It is the best medical care,
The nurses are cheerful
But used to it.

And after rhyming:

Lying in a hospital bed
the dust of despair blinds
behind the eyes, a dread
aching pallor of mind.
From wraiths of death and pain?
It is the best medical care,
the nurses are cheerful and humane
but immunized to despair.

Not sure which version I like better.

Hoping of course that Oscar Wilde’s observation would hold true, namely (or wordly) that by describing my reaction to hospital rooms, the reaction will go away before my next hospital stay.

But I have been thinking about Oscar’s truism: “Nothing survives being talked of”.  It became codified in my worldview when I was in my late 20’s.  I remember clearly stating, “I will never go to Lagos, Kinshasa, or South Africa.”  Not two years later I found myself in the Congo for a 9-month stint, and two after that flying into Johannesburg.  Once I noticed this personal phenomenon, I realized that merely saying I wasn’t going to do something automatically increased the odds that I would in fact do it.  Oscar’s saying seemed to explain this phenomenon.

But of course it is not true on several levels.  On the other hand maybe it is true for important things.  I think really important things, like aspects of relationships, or experiences of emotions, are almost impossible to describe in English, and I suspect in any language.  So perhaps what is true about Oscar’s insight is that talking of important things is doomed to failure, since it is so devilishly difficult to express what you really mean. So such things do not survive being talked of.

Now in my 60’s, my thoughts turn to Goethe’s “For there is nothing either good or bad, but thinking makes it so.”  I think Goethe implies that if I think up good and positive narratives of my adventures with cancer, then I might make my adventures be good and positive.  I’m still thinking about that.

Getting back to January, it was hard to lose muscles the second time, the first being my tumor’s initial onslaught on my body announcing its existence.  I worked hard to get healthy and strong after biweekly chemo treatments allowed me to regain a handle on life with my tumor.  My wife and battle buddy and I exercise cultishly (we go to crossfit), and I am back near as strong as I was before January.  But I’m not there yet, and I know that because in hockey almost anybody can lift my stick and steal the puck.  Pre-cancer, that never happened; and last December I had reached near that level of play again.  But my game now is marred by opponents’ ability to steal the puck with ease.  And I’m not even talking about essential skills such as skating and shooting – you can guess my level of ineptitude in those aspects of the game.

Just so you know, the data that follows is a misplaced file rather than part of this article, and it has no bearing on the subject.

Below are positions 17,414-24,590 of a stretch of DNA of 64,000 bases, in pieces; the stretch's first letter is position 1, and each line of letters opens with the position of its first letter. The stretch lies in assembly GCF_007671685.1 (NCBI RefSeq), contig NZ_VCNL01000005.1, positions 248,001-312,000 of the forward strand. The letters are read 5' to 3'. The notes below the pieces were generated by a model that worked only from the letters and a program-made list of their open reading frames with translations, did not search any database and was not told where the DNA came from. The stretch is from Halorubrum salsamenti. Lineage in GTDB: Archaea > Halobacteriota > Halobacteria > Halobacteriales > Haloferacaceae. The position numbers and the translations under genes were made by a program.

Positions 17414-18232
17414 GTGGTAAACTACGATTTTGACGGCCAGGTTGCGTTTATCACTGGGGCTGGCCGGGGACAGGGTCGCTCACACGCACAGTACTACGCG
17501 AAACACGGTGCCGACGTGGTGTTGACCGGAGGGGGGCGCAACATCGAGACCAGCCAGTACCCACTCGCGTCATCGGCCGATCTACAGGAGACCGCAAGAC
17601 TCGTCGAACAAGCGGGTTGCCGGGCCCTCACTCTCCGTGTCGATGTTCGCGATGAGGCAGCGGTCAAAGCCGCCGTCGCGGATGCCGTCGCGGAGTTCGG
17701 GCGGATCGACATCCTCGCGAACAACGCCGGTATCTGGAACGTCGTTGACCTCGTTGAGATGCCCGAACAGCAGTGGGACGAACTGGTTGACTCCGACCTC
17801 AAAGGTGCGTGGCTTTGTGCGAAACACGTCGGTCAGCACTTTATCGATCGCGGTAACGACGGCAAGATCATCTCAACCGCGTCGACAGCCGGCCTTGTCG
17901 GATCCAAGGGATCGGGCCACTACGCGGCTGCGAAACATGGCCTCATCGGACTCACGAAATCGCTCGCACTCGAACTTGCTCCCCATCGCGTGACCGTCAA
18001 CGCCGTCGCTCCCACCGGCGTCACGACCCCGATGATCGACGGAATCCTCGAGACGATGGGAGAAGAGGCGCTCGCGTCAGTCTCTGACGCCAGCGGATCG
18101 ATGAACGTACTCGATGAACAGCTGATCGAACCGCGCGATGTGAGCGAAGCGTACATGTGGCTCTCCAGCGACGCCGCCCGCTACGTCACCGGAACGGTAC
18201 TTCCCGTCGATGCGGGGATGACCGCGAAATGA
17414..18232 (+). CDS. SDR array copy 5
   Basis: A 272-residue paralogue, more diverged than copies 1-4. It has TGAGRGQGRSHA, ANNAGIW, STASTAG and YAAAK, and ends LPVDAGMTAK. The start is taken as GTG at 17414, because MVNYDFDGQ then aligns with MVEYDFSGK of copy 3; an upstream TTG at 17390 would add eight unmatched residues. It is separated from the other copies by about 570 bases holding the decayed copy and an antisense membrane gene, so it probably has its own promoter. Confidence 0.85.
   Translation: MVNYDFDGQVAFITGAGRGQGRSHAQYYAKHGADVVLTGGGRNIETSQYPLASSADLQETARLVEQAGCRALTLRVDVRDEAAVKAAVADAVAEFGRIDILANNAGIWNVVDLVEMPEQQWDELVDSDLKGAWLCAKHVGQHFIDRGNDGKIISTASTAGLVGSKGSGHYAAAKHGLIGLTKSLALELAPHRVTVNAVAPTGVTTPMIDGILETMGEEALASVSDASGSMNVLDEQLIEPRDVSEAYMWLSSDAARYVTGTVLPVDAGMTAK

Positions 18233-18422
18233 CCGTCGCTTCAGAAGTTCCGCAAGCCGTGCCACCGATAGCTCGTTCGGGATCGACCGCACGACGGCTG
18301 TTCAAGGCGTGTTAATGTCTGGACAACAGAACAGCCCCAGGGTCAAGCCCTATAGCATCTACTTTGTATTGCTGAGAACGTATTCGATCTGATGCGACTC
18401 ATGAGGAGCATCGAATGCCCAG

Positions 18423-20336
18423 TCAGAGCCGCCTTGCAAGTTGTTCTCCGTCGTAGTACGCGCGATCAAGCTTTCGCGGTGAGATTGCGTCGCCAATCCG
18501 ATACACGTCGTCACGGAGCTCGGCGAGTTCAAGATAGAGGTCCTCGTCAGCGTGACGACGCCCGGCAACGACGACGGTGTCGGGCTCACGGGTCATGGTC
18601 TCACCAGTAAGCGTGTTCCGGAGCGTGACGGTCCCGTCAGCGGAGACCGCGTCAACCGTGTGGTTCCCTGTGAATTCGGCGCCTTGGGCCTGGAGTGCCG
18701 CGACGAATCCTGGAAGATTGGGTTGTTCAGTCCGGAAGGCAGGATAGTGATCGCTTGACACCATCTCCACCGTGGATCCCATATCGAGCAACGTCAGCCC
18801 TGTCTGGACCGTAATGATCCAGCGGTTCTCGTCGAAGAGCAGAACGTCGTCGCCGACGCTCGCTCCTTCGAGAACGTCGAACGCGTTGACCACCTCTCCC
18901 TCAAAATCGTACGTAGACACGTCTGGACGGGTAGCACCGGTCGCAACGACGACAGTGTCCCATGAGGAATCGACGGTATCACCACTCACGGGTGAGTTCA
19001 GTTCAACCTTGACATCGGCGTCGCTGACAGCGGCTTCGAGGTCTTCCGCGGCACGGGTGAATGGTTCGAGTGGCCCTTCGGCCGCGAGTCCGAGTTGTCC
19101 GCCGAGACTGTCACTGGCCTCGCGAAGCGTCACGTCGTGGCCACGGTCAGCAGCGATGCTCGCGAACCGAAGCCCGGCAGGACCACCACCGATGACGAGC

At least my arms and legs are not the sticks that they had shrunk to in January.  Interestingly, at our last meeting my oncologist said that Dana Farber and some institution in California had become aware of some possible relationships between muscle mass and cancer and cancer treatments.  The idea would be a clinical trial or study to determine if having more muscle mass is correlated with more positive outcomes in patients with cancer.

Early in my cancer career we attended a Dana workshop on Alternative Therapies that might augment standard cancer treatment.  Exercise was highlighted as the most effective Alternative Therapy then known.  Exercise increased positive outcomes 30-35% in patients undergoing regular cancer treatment programs.  Good diet and nutrition were second most effective, at around 20%.

I’m pretty sure communicating with your tumor via your vagus nerve was not on the list of Alternative Therapies at all.  In my previous contribution to Chris’ blog I outlined a line of reasoning for, and possible strategies to open lines of communication with my tumors.  I’ve not made much progress.  I think I’ve been able to identify some sensations and body states that might involve my vagus nerve.  I tried sending messages to my tumors encouraging them to shrink.  The mother tumor perhaps has done that, to the extent that CT scan reports don’t even mention it anymore, and CT reports seem scrupulous at describing only what is there on the screen.  No conjectures about why the dog didn’t bark in the night are to be found in CT reports.  But if it is not mentioned, I think that is a good sign.

The little seedling tumors that are spread around my abdomen are getting bigger a millimeter or so in a two-month span.  At the last meeting my oncologist said that the tiny seedling tumors are actually what he is most concerned with (a little tidbit that was a bit of an eye opener to me.  I had heretofore concentrated my attention on the mother tumor).

About this time I realized that most likely my tumors don’t speak English (otherwise I could have bombarded them with the Oscar Wilde treatment).  I have to learn tumor language, which is probably steroids and hormones and blood biochemicals.  Maybe they have their own form of messenger RNA twitter. Through meditation I have worked on getting my center of focus to locate somewhere else besides eye level.  I think I can get it down to my diaphragm through breathing awareness, but the diaphragm doesn’t seem like a particularly communicative organ.  So now I’m trying to go up the chain of command to the brain stem and cerebellum, which I believe do send messages via the vagus to the area where the tumors are.  If I could only learn how.